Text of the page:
Crystal Ball

What does 2022 hold in store for our gardens?

The Royal Horticultural Society (RHS) has published its gardening predictions for the year ahead, forecasting how and what the nation’s 30million gardeners will be growing in their homes and gardens in 2022.

Based on gardener enquiries and horticultural trends, the charity sees a return to bolder planting choices with deeper shades replacing more muted colour schemes. This is reflected in the trend for red-fleshed fruit, with apples, pomegranates and chokeberries proving popular choices. Planet Friendly Gardening also continues to dominate gardeners’ approach to their plots with scything, fermenting and cut flower growing set to take off.

The full list of predictions from the RHS’ own in-house experts and familiar faces from the world of horticulture are published in the January edition of the charity’s The Garden magazine on Monday.

2022 Gardening Prediction Highlights:

Confident colour: As public confidence returns so has a taste for more daring plant colours such as reds, oranges and purples with crocosmia, salvia and canna set to prove popular in 2022 as a result. This colour trend is also reflected in new releases from growers such as everlasting flower ‘Granvia Gold’ and echinacea ‘SunMagic’ series while low maintenance houseplants in brighter hues are also predicted to overtake sales of green-leafed plants, such as the new red succulent x Semporium ‘Sienna’.

‘Snow White’ apples: Red-fleshed apples, high in anthocyanins which are thought to be anti-inflammatory and anti-viral, will become more prevalent in gardens and follow the success of newly introduced varieties ‘Tickled Pink’ and ‘Surprise’. An explosion in fruit training adds to the allure. Continuing the trend for red produce, gardeners will also experiment with more exotic fruits such as pomegranates, chokeberries and serviceberries.

Fast-track gardens: With the nationwide return to office working, time spent tending the garden is feeling the squeeze. As a result, labour-saving activities and products that offer speedy results are on the rise such as growing kits, pre-planted baskets and troughs, self-watering pots and battery-powered pruners. These provide more opportunity to sit back and enjoy the garden with all-weather outdoor socialising set to continue.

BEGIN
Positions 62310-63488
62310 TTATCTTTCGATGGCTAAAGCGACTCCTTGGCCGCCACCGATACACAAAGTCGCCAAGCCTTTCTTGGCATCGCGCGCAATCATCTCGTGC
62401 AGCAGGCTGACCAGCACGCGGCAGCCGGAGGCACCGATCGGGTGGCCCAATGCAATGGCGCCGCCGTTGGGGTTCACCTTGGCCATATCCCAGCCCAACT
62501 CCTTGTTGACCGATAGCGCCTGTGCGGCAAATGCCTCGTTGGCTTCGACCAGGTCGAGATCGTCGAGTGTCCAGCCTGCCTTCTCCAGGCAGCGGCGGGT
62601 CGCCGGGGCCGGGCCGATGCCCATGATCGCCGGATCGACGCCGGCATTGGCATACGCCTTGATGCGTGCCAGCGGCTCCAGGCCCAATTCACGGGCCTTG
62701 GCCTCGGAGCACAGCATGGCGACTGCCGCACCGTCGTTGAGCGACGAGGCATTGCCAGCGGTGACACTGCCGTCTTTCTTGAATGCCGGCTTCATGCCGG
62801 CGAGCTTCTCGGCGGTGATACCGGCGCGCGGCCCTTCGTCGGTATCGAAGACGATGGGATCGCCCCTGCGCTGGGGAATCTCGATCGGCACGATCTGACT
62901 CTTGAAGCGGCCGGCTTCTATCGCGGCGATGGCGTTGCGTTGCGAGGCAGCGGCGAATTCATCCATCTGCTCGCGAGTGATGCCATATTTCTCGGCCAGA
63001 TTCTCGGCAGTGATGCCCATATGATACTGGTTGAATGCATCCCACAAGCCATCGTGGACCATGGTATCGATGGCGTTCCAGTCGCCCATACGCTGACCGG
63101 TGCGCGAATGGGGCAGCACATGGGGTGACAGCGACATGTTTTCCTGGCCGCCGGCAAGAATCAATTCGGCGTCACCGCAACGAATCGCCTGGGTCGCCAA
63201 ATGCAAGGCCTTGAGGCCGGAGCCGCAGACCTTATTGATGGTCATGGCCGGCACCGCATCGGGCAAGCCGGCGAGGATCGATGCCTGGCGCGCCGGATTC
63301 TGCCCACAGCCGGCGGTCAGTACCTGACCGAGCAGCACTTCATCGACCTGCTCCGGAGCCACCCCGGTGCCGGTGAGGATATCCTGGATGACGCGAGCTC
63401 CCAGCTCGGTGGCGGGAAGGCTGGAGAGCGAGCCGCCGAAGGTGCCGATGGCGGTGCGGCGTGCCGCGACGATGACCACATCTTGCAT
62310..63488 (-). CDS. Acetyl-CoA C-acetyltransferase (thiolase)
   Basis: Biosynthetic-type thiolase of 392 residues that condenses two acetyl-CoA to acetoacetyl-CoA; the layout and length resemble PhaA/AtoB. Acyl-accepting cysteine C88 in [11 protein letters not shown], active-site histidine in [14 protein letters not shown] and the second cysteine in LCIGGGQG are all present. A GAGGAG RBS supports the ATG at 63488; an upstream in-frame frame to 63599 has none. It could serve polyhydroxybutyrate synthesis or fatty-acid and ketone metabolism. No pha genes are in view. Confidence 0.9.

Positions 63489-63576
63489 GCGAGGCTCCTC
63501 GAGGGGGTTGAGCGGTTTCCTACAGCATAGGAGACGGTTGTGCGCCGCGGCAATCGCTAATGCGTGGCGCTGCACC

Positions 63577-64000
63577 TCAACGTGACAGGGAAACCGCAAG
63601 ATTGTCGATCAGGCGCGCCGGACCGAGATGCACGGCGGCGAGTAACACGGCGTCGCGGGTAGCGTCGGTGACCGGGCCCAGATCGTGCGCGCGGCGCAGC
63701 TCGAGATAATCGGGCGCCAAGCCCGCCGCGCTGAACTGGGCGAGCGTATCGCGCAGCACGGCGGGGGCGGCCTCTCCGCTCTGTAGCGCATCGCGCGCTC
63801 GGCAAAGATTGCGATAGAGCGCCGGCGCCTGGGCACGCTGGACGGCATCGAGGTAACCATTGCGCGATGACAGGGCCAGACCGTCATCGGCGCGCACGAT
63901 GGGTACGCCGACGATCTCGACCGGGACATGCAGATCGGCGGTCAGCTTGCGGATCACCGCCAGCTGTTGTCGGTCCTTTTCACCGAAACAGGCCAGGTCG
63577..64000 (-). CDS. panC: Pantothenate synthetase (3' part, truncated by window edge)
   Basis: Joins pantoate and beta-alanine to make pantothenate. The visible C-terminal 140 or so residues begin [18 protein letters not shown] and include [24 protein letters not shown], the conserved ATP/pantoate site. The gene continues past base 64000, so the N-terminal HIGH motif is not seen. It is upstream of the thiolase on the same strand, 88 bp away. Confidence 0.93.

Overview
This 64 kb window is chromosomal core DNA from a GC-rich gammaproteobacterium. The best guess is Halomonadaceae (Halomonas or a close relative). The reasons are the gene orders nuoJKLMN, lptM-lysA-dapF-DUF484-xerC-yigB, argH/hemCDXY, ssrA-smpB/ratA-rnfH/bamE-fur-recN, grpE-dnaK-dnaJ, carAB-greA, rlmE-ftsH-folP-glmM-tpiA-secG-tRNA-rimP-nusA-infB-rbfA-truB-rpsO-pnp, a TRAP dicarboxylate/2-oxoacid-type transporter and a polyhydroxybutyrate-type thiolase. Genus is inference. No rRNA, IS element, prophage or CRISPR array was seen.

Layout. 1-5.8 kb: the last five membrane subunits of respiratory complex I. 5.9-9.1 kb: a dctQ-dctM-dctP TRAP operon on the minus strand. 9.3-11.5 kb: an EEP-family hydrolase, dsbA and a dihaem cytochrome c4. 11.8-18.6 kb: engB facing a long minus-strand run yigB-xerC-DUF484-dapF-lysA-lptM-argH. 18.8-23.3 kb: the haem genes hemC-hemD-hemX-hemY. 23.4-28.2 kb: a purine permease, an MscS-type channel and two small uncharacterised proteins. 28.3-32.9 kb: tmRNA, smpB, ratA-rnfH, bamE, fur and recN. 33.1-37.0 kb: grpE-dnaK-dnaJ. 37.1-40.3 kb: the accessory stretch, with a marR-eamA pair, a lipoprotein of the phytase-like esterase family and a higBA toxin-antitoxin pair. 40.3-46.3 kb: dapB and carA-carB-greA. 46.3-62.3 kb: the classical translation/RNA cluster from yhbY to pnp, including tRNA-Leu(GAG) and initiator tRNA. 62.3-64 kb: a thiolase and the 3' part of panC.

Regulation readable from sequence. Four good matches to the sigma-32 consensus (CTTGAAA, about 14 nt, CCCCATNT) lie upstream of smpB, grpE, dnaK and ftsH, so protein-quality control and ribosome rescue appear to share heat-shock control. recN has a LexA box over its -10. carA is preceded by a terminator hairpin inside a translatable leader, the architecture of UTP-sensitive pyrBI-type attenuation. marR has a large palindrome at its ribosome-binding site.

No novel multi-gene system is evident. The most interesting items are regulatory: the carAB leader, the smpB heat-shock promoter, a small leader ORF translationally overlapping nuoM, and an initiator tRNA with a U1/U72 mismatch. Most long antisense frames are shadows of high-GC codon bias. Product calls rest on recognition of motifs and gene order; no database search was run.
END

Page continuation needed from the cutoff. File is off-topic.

Upskilling: For those with time to spare, learning a new skill is top of the agenda, with the majority keen to lessen their impact on the environment. This is set to spur a resurgence in home composting techniques – such as Bokashi which breaks down even meat and dairy – as gardeners look to reduce their reliance on shop bought products and scything which is easier than a mower on wildflower patches and minimises the need for petrol or diesel powered tools. In response to environmental need and demand, sustainability will underpin school, adult and professional learning programmes offered by the RHS.

Home-grown bouquets: Edibles and flowers will share space on the veg patch as people respond to the carbon footprint of shop bought flowers and turn to growing their own. Repeat flowering plants such as alstromeria, cosmos, dahlias, and zinnia will be favoured for their ease of growing and reliability during the summer months while sea lavender and everlasting flower serve as dried decoration for winter displays.

Guy Barter, RHS Chief Horticulturist, says: “With a return to more normal weekday patterns in 2021, the UK’s gardeners are adapting their approach to tending their plants; drawing on quick fixes where necessary but all the time working to ensure their plots are planet friendly and an inspiring place to work and play.”

For more information about the RHS and its 2022 predictions visit: rhs.org.uk/gardening2022

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